treated as if they knew of the requirement, under the theory of constructive knowledge.

Id. The Government alleges that Mr. Pomerantz “failed to report income deposited into,

and/or received from, the foreign accounts.” (Compl. ¶¶ 22, 36, 44.) The Government

argues that the court can reasonably infer from this allegation that Mr. Pomerantz was

willfully ignorant of the FBAR reporting obligation. (Resp. at 4.)

However, the cases the Government cites in support of this argument have found

“willful ignorance” of the FBAR reporting duty because the government showed that the

taxpayer was on inquiry notice of the duty due to specific language on a Schedule B tax

form, which directs filers to the FBAR filing instructions and requirements. See

Williams, 2010 WL 3473311, at *4 (imputing knowledge of the FBAR reporting

requirement to a taxpayer who completed a Schedule B form); McBride, 908 F. Supp. 2d

at 1197-98 (same); Sturman, 951 F.2d at 1476 (imputing knowledge of the FBAR

reporting requirement to a taxpayer who was “aware of” the Schedule B form’s contents).

Here, in contrast, the Government does not allege that Mr. Pomerantz filled out a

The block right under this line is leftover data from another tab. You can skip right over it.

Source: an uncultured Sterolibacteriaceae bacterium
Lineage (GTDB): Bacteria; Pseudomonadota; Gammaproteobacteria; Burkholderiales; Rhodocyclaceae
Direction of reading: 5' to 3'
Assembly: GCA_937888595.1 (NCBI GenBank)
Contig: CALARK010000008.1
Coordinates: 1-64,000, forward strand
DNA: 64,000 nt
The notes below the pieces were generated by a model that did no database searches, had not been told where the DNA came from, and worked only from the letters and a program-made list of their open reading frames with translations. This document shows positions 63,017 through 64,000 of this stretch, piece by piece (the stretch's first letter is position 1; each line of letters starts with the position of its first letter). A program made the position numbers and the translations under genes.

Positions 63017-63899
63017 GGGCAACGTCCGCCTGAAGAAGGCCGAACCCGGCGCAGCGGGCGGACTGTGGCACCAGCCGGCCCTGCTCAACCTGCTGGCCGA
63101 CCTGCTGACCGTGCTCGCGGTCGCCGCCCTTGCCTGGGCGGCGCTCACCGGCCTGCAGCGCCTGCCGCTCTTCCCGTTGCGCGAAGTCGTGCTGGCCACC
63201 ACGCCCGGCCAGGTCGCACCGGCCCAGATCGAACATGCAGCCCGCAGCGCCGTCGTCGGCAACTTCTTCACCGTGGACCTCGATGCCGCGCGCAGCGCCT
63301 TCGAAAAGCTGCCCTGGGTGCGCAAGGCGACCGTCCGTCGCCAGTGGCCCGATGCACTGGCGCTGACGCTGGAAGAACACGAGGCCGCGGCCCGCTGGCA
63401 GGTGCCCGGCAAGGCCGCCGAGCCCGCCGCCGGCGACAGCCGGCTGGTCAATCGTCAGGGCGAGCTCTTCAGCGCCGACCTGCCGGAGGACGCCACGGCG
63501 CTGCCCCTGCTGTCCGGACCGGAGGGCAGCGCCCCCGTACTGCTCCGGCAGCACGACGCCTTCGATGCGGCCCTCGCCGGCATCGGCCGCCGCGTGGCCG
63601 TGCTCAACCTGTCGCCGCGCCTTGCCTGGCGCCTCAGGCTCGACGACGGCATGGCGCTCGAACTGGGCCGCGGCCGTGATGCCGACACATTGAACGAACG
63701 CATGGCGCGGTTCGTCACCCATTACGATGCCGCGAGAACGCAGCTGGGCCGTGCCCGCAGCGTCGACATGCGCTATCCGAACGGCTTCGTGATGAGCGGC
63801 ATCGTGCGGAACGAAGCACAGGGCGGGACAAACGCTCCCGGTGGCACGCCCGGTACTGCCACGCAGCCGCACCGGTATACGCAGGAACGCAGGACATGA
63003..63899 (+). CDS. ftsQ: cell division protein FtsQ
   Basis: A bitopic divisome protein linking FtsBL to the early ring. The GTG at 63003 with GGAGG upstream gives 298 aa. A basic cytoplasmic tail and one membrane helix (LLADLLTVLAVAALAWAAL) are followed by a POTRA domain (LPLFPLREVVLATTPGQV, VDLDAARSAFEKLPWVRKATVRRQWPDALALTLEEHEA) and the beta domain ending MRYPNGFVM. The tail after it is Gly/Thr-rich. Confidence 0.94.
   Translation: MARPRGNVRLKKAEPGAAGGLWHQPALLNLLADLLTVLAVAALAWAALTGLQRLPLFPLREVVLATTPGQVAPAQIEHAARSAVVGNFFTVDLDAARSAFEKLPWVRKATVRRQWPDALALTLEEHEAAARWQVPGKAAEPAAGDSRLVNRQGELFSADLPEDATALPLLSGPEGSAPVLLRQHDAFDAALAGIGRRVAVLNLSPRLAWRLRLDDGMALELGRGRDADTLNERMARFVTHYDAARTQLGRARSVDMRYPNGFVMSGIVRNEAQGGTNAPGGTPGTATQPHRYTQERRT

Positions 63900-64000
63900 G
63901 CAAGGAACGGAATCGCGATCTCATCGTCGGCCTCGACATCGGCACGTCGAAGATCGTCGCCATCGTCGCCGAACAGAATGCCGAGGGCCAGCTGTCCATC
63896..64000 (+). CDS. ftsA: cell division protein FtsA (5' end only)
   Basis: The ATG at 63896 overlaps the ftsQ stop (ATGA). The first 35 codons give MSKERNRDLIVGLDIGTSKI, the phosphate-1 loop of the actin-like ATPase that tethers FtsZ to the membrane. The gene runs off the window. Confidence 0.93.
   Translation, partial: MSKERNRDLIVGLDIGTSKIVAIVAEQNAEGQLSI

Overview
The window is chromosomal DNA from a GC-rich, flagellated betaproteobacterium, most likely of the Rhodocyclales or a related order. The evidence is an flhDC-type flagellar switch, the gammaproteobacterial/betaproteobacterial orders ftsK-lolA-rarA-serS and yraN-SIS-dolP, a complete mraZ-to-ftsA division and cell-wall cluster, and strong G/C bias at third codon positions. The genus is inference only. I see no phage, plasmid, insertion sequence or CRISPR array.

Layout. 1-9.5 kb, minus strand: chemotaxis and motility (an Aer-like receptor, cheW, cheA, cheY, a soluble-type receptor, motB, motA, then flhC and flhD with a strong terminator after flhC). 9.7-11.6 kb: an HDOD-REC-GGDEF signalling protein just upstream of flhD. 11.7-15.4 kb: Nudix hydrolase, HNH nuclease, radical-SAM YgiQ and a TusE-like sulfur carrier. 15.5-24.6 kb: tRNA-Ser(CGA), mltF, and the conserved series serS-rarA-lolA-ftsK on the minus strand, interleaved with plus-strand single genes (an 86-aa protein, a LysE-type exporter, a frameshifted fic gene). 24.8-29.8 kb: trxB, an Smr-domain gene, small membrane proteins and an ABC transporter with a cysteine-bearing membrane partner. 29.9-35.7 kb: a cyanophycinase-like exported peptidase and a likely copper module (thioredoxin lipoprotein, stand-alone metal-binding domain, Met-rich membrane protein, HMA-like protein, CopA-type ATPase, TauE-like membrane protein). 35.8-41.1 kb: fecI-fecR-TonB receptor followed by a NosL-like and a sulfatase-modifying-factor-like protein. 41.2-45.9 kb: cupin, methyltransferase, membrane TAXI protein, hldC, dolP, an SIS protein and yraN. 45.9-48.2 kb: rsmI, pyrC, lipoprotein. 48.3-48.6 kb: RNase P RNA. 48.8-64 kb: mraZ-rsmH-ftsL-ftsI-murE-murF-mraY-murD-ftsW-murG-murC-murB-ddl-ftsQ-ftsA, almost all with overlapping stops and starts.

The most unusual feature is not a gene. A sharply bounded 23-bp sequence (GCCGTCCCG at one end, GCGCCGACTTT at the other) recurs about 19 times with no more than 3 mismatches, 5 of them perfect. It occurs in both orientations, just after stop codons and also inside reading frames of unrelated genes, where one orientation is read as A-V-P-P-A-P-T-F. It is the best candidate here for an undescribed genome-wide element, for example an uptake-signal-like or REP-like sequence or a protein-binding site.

Schedule B Form or was otherwise aware of its contents and instructions regarding the

FBAR reporting requirement. (See generally Compl.) Nor has the Government alleged

any other basis to infer willful ignorance. (Id.) Accordingly, the court cannot reasonably

infer that Mr. Pomerantz was willfully ignorant of the FBAR duty to report.

Based on the foregoing analysis, the court concludes that the Government fails to

sufficiently plead that any failure of the duty to report with regard to the CIBC Accounts

was willful.

JR Commentary: Why the Government loses

The court cannot disaggregate the amount of the penalty that resulted from

the failure to report the CIBC accounts from the failure to report the Chafford Limited

Accounts. Because the CIBC Accounts were part of the basis for levying each of the

penalties that the Government seeks to reduce to judgment, the court accordingly

dismisses the entire complaint as to all three penalties. (Compl. ¶¶ 24, 46, 48.)

E. Further commentary from the Jack Townsend blog